One of the most important goals for retailers is to maintain long-term and profitable relationships with their customers. The construct Customer Relationship Management (CRM) started when retailers moved the orientation of their business from their companies to their customers. However, the advent of the internet, Web 2.0, and online social networks have disrupted the traditional way that retailers communicated with their customers. Hence, Social Customer Relationship Management (SCRM) came to the fore because of the emergence of a “social customer”.
Social customers comprise the 2.8 billion* active social media users (Dr Dave Chaffey *, Smart Insights, 27 Apr, 2017). With these billions of social media users, retailers are no longer in control of customer relationships. Instead, customers and their highly influential virtual networks are now driving the conversation, which can trump a retailer’s marketing, sales and service efforts with their unprecedented immediacy and reach 1. However, social media needn’t to be a threat for retailers. Indeed, retailers that learn how to use social media technology to their advantage can gain valuable insights about the demographics and buying behaviour of their customers.
The use of technology for successful Social Customer Relationship Management
Social networks offer retailers practicing Social Customer Relationship Management masses of customers who group themselves around a brand 2. It is here, in these networks, that retailers can study the community’s behavior toward a brand or firm beyond purchase. The data originate from motivational drivers such as word-of-mouth activity, recommendations, customer-to-customer interactions, blogging, and the writing of reviews 3.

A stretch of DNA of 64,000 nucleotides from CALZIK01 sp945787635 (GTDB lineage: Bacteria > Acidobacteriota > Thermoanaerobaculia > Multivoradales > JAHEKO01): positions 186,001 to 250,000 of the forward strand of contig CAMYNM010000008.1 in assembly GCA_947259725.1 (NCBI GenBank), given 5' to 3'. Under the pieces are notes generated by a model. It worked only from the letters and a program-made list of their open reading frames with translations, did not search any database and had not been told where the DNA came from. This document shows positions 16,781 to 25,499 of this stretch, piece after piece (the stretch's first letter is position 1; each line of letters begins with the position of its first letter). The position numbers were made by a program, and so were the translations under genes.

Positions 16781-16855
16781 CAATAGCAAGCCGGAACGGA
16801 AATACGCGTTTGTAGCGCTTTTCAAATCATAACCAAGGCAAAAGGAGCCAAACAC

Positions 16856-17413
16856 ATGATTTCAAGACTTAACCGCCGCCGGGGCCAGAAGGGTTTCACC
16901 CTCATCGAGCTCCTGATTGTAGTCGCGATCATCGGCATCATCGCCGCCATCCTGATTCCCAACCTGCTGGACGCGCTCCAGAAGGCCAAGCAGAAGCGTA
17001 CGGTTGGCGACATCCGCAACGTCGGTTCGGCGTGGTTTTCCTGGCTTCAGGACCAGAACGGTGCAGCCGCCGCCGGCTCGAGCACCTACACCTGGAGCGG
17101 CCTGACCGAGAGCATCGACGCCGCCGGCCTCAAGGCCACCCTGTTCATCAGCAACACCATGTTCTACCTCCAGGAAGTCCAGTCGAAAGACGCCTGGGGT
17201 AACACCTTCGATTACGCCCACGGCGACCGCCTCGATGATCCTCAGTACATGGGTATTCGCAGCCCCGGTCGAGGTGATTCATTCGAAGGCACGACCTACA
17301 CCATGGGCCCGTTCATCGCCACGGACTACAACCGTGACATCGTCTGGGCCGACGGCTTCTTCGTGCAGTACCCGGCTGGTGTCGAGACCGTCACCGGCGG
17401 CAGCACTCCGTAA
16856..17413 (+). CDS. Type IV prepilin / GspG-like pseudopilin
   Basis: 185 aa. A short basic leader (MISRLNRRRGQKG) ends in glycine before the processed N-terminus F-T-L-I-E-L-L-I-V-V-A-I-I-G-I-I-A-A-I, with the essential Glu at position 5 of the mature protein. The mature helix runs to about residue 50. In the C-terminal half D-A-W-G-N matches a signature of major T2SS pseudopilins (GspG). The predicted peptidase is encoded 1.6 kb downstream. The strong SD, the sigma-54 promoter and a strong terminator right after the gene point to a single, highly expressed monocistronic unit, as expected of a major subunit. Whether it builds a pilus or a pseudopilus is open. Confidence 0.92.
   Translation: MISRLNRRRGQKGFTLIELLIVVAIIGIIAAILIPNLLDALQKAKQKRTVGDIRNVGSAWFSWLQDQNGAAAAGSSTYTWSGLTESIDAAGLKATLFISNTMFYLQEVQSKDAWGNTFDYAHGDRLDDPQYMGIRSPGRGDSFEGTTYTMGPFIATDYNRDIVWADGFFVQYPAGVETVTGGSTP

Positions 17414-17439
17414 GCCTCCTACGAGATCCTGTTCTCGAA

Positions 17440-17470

But retailers haven’t yet realized the opportunities of using their own data resources for Social Customer Relationship Management. Sandra Gittlen, mentioned the following recently in CIO: “In an age where most companies have a social media presence on platforms such as Facebook, Twitter, LinkedIn, Snapchat and Instagram, it’s somewhat surprising that many still haven’t figured out how to turn the data gathered from company-owned properties and broader social media listening tools into automated and actionable intelligence”.
Trainor, Andzulis, Rapp and Agnihotri, (2014) 4 identified four functional blocks enabled by social media technology that are particularly relevant in a CRM context:
- Sharing – refers to technologies that support how users exchange, distribute, and receive digital content (e.g., coupons, texts, videos, images, “pins” on Pinterest, etc.). This is similar to the concept of information reciprocity – the activities and processes that encourage customers to interact and share information – which has been shown to positively influence a firm’s ability to manage relationships.
- Conversations – represents technologies that facilitate a firm’s interactive dialog with and between customers (e.g., blogs, status updates on Facebook and Twitter, discussion forums, etc.) and capture the information from these dialog.
- Relationships – represents the set of technologies that enables customers (and businesses) to build networks of associations with other users (e.g. Facebook, LinkedIn, Ning, Yammer, etc.) and allows organizations to utilize this network information.
- Groups – represents the set of technologies that support the development of online user communities centered on specific topics, brands, or products. Examples include SalesForce.com’s Ideaforce and Igloo’s Customer Community application software.
Integrating your Social Customer Relationship Management program with your marketing automation